It doesn’t get any better. The entire piece is 1,376 words long. 9% (122 words) is devoted to the intro. 5% (68 words) is devoted to “What’s good about room sharing”—and that includes those five words which are the title of that brief section. The conclusion section comprises 19% (260 words), and it is also cast in the language of FUD (fear, uncertainty and doubt—I’m worried…, I’m concerned…, I believe that sleeping in separate rooms is safe…). The remaining 67% is dedicated to three sections poking holes in the study results: The Problems with Room Sharing, The Problems with the Room Sharing Recommendation, Room sharing may be associated with decreased sleep and increased risk to babies. That last section is about another paper on a similar topic that looked at different things. You are excused if you might have been led to believe that these data all come from one study; the author seems to have no problem conflating the findings from these two studies, slipping the second one in close to the end, pointing out the incongruences and throwing up his hands and saying, I can't figure this out.¯\_(ツ)_/¯ 

In that second study, you know where that “increased risk to babies” comes from? an independent variable that just so happened to be correlated with room sharing: “Room sharing infants were twice as likely to have an unapproved soft object on their sleep surface.” All that tells me is that there is more education that needs to be done for all parents—whether or not they room share—about things not to put in with their sleeping baby. It really seems as if Dr. Canapari is eager to throw out the baby with the bathwater.

I won’t let the authors of the second paper off the hook here. Their conclusion is overly conservative, but I can understand why—for liability reasons—they would err on the side of caution. Still, their concerns are for the 6–12 month range, and cite “poorer sleep-related outcomes and more unsafe sleep practices”. But these factors are not tied together. Clearly there needs to be a study done, but my hypothesis is that if parents who engage in room sharing also are taught and comply with all other safe sleep best practices, I strongly suspect room sharing with be shown to be at worst neutral and more likely a positive regarding SIDS.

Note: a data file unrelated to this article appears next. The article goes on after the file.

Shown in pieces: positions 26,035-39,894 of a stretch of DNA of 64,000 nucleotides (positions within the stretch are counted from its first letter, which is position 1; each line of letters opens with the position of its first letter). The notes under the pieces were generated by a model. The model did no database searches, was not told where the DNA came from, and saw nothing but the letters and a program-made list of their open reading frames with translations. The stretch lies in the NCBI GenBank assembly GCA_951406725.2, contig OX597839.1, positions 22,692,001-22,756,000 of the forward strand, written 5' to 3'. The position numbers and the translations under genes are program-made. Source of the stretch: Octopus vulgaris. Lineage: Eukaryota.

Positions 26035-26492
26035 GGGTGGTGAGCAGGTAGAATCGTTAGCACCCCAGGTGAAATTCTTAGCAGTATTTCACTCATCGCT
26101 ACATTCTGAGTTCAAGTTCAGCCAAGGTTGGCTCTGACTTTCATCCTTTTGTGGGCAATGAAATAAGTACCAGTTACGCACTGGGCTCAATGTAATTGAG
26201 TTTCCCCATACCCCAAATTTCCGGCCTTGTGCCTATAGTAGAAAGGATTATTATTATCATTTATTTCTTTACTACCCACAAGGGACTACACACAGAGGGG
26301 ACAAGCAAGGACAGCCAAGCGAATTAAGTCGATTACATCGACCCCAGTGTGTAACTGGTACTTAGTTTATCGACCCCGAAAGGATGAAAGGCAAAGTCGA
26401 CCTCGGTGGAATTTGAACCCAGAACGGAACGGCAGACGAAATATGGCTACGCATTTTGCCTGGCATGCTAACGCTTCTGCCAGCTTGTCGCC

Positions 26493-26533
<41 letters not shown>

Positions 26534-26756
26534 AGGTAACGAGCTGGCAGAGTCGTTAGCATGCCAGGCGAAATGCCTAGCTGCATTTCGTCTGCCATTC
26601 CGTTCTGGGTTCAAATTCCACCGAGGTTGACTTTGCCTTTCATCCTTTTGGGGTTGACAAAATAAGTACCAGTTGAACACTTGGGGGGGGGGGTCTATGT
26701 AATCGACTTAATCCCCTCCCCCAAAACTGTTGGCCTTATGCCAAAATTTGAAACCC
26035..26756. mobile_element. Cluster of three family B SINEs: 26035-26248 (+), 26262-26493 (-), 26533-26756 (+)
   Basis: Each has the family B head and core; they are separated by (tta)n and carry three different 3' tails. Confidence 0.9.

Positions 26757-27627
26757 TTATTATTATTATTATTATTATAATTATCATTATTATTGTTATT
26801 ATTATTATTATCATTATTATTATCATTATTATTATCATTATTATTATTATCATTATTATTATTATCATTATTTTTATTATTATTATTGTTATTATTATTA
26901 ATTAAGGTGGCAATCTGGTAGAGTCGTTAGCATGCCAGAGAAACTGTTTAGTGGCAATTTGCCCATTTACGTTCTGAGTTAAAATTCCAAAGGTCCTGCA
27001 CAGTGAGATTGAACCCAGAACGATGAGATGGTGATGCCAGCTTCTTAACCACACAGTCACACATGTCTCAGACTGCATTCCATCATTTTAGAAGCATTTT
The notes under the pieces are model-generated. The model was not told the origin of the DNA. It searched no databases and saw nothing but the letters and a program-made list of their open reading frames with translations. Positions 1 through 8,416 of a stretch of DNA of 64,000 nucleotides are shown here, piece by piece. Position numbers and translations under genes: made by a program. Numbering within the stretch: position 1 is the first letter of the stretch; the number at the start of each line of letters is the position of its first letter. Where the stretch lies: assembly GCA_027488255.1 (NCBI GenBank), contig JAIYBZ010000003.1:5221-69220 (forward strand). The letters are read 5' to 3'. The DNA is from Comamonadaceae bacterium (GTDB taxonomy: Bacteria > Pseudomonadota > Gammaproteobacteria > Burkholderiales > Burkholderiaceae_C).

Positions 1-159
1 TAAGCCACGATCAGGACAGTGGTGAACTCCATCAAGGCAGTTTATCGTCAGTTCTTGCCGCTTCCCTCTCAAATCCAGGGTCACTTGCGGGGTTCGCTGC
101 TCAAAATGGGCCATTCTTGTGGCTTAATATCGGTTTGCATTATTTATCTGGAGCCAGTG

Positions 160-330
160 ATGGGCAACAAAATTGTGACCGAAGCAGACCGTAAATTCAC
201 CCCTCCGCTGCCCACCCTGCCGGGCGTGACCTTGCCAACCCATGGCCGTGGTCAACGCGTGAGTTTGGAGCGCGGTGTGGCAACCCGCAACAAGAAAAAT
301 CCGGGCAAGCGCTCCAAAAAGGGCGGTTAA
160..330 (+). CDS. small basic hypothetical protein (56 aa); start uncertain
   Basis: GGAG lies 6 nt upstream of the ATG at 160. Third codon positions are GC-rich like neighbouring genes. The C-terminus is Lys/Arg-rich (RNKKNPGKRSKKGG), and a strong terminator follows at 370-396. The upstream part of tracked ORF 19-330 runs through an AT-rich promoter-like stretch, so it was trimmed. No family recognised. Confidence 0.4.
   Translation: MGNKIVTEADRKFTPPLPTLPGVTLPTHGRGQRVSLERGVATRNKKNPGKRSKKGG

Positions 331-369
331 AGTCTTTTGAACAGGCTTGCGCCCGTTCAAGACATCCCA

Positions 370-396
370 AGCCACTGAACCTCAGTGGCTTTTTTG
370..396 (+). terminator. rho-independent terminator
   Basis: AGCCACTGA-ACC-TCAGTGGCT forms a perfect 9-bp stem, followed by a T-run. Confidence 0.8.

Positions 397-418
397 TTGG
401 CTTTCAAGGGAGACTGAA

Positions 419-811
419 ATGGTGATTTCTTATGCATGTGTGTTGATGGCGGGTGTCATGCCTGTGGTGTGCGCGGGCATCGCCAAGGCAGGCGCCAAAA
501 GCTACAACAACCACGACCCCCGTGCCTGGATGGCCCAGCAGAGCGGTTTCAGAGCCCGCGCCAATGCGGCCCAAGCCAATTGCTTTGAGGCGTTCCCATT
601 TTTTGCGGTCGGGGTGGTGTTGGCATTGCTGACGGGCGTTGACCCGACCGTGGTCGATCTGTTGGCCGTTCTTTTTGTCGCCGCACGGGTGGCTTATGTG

A few more entries down on those search results is this post from Wise Mommies, which I find to be a much more fair and balanced view of the room sharing/SIDS connection.

So why am I writing this? Because I believe Dr. Canapari’s blog post quite literally endangers infants. Harried new parents—who are no doubt struggling to do everything they need to while trying to figure out parenting best practices—are wont to Google something like SIDS room sharing, see Room Sharing in Infancy Isn't Necessary for Safe Sleep as advice from a Yale pediatric sleep expert and move on with their life. Even if they do click through and read, they are going to be overwhelmed by so much FUD and a view from nowhere, that most will again just conclude that it’s not a clear win. It will dissuade them from even doing any further exploration on the subject. And that is a travesty.

We humans and all of our primate ancestors have been sleeping in the same space as our infants for tens if not hundreds of millions of years. Yes, they had alloparents to help them out to minimize sleep deprivation. And they didn’t have access to all of this plastic and cloth from China which can do more harm than good for infants, especially during sleep. But let’s not conflate these issues. If we really had been designed to sleep separated from our offspring, you would see primates in nature and indigenous tribes doing it. I am taking the side of a hundred million years of evolution on this one.


Feed You can follow this conversation by subscribing to the comment feed for this post.

Verify your Comment

Previewing your Comment

This is only a preview. Your comment has not yet been posted.

Your comment could not be posted. Error type:
Your comment has been posted. Post another comment

The letters and numbers you entered did not match the image. Please try again.

As a final step before posting your comment, enter the letters and numbers you see in the image below. This prevents automated programs from posting comments.

Having trouble reading this image? View an alternate.


Post a comment

Your Information

(Name and email address are required. Email address will not be displayed with the comment.)